• I attended a fascinating keynote presentation by Wally Rhines of Mentor Graphics on April 17th at the Electronic Design and Processes Symposium in Monterey. As is his custom, Wally shared with the dinner crowd a dazzling set of data around the reasons why semiconductor is no longer driven by Moore's Law, but rather by semiconductor learning curves. Such learning curves are typical in mature industries.

  • Understanding Interrupt Latency in Modern 8051s
  • Tuesday May 27, 2014 — CAST
  • Systems in today's fast-growth application areas--Internet of Things, smart automobile systems, wearable electronics, etc.--require a large number and variety of focused, inexpensive, low-energy subsystems. This sets the stage for a new microcontroller war between 32-bit processors--who thought they had already won--and 8-bit veterans like the 8051--who have undergone a fitness regimen and returned to the field with new vigor.

  • Why Verification IP Matters
  • Tuesday May 20, 2014 — Cadence
  • What is verification IP (VIP), and why does it matter? To understand VIP, let's compare it with something well understood by most readers of this column - design IP. System-on-chip (SoC) designs are understood to be vastly complex machines that are assembled out of subsystems containing multiple design IP components. Because of the pervasive use of standard interfaces such as DDR, Ethernet, PCI Express, USB, and a host of others, it is relatively easy to integrate design IP from multiple sources. Better yet, the broad availability of commercial design IP means that components can be purchased for a wide array of applications, offloading the design task from SoC developers.

  • Understanding the MIPI M-PHY
  • Tuesday May 13, 2014 — Synopsys
  • Consumers today demand higher performance, feature-rich applications, and higher quality multimedia content in their mobile devices. To design these high-performance devices, designers need to contend with pin count and channel limitations (including the physical dimensions, cost, and package reliability) as well as bandwidth bottlenecks. At the same time, battery operated mobile devices strive for very low power consumption in active and idle periods with quick entry and exit times.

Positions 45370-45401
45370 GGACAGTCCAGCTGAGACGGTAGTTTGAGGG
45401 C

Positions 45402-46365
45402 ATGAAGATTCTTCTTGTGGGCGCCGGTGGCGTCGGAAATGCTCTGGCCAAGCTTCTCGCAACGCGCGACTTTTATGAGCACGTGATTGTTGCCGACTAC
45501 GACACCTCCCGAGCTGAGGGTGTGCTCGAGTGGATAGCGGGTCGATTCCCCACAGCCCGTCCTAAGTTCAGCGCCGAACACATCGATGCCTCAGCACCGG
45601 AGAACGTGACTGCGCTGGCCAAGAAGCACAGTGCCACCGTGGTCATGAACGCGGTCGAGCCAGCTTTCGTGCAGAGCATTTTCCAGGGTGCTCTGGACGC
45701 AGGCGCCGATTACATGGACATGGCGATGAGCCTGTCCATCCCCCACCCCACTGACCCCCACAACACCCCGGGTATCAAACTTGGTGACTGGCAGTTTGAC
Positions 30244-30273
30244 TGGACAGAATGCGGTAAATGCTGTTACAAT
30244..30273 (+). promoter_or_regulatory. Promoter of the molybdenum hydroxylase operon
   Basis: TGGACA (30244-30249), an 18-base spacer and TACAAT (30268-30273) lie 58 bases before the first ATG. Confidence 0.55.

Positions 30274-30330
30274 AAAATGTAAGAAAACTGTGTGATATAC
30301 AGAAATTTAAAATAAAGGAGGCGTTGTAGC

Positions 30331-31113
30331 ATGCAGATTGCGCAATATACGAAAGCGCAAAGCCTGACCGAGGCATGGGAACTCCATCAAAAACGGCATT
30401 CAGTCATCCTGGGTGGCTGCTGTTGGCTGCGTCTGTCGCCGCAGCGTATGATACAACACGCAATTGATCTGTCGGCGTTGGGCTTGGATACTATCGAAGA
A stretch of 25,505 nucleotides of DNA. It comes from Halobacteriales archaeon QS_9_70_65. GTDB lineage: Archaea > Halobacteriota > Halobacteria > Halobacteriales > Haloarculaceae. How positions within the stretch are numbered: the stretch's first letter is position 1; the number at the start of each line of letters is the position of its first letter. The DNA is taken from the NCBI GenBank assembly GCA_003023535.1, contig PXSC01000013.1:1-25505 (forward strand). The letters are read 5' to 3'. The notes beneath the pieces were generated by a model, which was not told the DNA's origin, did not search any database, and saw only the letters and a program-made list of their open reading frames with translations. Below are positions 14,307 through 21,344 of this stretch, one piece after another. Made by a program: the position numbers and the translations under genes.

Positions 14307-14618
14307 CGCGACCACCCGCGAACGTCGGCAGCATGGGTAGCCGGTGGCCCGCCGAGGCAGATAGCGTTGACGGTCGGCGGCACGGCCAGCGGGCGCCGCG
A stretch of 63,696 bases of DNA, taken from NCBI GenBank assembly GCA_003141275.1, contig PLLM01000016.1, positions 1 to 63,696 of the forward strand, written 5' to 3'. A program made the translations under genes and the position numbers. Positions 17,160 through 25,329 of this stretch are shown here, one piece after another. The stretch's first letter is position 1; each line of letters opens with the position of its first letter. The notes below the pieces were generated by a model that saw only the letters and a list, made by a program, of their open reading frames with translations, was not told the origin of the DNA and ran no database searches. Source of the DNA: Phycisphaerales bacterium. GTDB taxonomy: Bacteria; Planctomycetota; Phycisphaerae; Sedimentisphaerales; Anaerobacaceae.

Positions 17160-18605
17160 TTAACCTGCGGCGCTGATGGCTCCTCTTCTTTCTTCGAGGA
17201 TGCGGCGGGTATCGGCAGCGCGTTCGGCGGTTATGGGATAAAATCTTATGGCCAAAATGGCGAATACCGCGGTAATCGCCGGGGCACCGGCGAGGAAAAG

• MIPS Series5 Warrior CPUs: the next revolution in processor IP from Imagination
  • Tuesday May 06, 2014 — Imagination Technologies
  • Building on the success of the award-winning Aptiv generation of CPU cores, Imagination is now busy designing the next generation of MIPS processors. Codenamed Warrior, the MIPS Series5 CPUs feature cores based on the MIPS32 and MIPS64 instruction set architectures, with a focus on superior performance efficiency across the high-end, mid-range and entry-level/microcontroller CPUs.

  • Full hardware processing of NVMe commands
  • Tuesday April 22, 2014 — IP-Maker
  • The NVM Express (NVMe) specification defines a command set for PCIe-based Solid-State Drives (PCIe SSDs). It is a host/device architecture, where the hosts are the CPU cores of a server, and the device is a PCIe SSD. A standard NVMe driver is available on the host side for different operating system platforms (Linux, Windows...). On the device side, the NVMe specification must be implemented in a SSD controller, where it could be a hardware or a software architecture. This paper describes a hardware implementation of the command management and its numerous benefits.

  • PCI Express Gen 4 - a Big Pipe for Big Data
  • Tuesday April 15, 2014 — Cadence
  • Big Data is more than a buzzword. It's a reality today in several applications and will increasingly become a constant companion for each of us, just as our smartphones are today. But Big Data requires a big pipe to deliver it, and that pipe may soon be bottlenecked. At the heart of every server today are constricted arteries - PCI Express lanes that don't have the capacity for Big Data applications. Now, however, a new interface specification, PCI Express Gen 4, is being rolled out to dramatically boost server throughput. That interface comes at a critical time for server development, and its rapid adoption is key to the continued success of the electronics industry. But PCI Express Gen 4 also poses a number of challenges for design and verification teams - challenges they need to consider today.

  • Optimizing Power, Performance and Area (PPA) of your Embedded System with Configurable Processor Extensions
  • Tuesday April 08, 2014 — Synopsys